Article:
Essentially, the case involved a hit-and-run in a daylight parking lot, where the drivers got out of their cars and briefly stood 20 feet apart. Then one driver left the scene, and the plates and description of the vehicle led to police arriving at the defendant's house. There, the vehicle was observed with a warm engine, and tire tracks in the snow leading into the driveway where the car was parked. police were invited into the home of Cain, who denied driving. Cain became 'disorderly' and was arrested for disorderly conduct, hit-and-run, and his blood was drawn. The victim was shown a photo lineup, with 5 or 6 males, and id'd the defendant. the trial court found the out-of-court ID unreliable. the court, however, found that there was a valid in-court identification, and otherwise also found sufficient probable cause to arrest the defendant. he was eventually convicted of the pertinent charges.
On appeal, the defendant argued that he could not have committed disorderly conduct (i.e. disturbing the public) inside his own home. The appeals court, finding ample probable cause for hit-and-run, held that whether there was a disorderly conduct was irrelevant, so long as there was p.c. for anything else. insofar as the blood draw was concerned, the court found that there was a reasonable suspicion to conduct a warrantless blood draw, based upon a strong odor of alcohol, slurred speech, a and poor balance. (I am personally alarmed that the court in Wisconsin used a reasonable suspicion standard, given that the US Supreme Court in Schmerber v. California held that probable cause is required.)
As far as the in-court identification was concerned, the appeals court acknowledged that, if there is a preceding improper out-of-court identification, then the State has the burden of disproving by a clear and convincing evidence that the in-court identification was also tainted and hence inadmissible. the appeals court employed the following test in determining whether the in-court id was sufficiently reliable, despite the taint:
"We consider the following seven factors, adopted from United States v.. Wade, 388 U.S. 218, 241 (1967): (1) the prior opportunity the witness had to observe the alleged criminal activity; (2) the existence of any discrepancy between any pre-lineup description and the accused's actual description; (3) any identification of another person prior to the lineup; (4) any identification by picture of the accused prior to the lineup; (5) failure to identify the accused on a prior occasion; (6) the lapse of time between the alleged crime and the lineup identification; and (7) the facts disclosed [to the reviewing court] concerning the conduct of the lineup."The appeals court concluded that the victim's in-court identification of Cain was sufficiently purged of the taint of the inadmissible out-of-court identification:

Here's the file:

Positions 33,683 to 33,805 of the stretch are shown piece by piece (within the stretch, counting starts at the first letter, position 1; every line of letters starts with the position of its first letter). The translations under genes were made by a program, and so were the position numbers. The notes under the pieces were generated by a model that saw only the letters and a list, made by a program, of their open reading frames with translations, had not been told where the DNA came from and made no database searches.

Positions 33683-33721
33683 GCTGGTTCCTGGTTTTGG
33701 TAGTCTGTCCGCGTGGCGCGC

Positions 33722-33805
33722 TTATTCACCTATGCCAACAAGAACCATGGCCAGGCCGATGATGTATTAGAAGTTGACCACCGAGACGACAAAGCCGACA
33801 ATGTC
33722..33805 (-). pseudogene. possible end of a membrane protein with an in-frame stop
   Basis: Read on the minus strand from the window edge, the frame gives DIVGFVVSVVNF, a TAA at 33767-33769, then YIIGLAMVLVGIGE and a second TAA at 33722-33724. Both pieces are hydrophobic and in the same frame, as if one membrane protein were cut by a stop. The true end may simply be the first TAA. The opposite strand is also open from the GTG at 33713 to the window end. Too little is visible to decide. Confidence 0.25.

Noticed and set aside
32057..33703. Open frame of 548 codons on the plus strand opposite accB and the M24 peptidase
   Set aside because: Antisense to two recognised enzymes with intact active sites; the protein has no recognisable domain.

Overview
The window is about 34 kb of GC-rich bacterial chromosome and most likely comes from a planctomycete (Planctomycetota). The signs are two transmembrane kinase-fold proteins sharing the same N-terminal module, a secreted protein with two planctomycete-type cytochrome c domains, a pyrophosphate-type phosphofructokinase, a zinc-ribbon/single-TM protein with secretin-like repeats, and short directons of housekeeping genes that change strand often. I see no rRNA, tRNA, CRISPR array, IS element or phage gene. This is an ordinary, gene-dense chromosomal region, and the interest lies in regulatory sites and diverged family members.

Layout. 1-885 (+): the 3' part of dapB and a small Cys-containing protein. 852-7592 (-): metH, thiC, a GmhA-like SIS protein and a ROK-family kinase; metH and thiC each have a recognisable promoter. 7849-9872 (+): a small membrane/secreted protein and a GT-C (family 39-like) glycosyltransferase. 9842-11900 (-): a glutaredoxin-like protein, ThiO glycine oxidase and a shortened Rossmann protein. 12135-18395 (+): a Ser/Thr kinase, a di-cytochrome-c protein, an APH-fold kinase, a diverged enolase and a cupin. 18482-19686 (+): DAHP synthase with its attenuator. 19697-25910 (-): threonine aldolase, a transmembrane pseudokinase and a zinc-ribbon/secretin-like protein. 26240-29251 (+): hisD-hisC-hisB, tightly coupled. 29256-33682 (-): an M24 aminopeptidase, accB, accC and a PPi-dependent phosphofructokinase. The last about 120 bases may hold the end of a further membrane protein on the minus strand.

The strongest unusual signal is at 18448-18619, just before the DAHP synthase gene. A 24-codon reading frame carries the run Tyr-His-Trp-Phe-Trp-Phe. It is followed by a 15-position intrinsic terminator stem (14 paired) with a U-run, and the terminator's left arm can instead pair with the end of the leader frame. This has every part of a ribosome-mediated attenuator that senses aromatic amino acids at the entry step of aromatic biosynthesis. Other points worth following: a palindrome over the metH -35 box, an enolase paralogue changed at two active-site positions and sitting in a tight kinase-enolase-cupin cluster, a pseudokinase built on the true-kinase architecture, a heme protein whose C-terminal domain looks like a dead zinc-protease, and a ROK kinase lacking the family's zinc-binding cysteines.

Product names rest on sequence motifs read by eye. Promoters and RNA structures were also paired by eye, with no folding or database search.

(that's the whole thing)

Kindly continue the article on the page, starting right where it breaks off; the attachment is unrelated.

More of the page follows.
In their totality, the seven Wade factors support admissibility: (1) Prior to the photograph lineup identification, the victim had a sufficient opportunity to observe the offender, viewing him clearly for thirty seconds at a distance of about twenty feet; (2) there were no discrepancies between the victim's pre-lineup identification and Cain's actual description; (3) the victim did not identify any other person prior to the lineup; (4) the photograph lineup was the victim's first picture identification of Cain; (5) the victim had not previously failed to identify Cain as the offender; (6) there were only four days between the incident and the photograph lineup; and (7) the facts of the photograph lineup indicated that the lineup was impermissibly suggestive because Cain was the only pictured individual with a white beard.
Hence, the appeal was denied, and all of the convictions were upheld.
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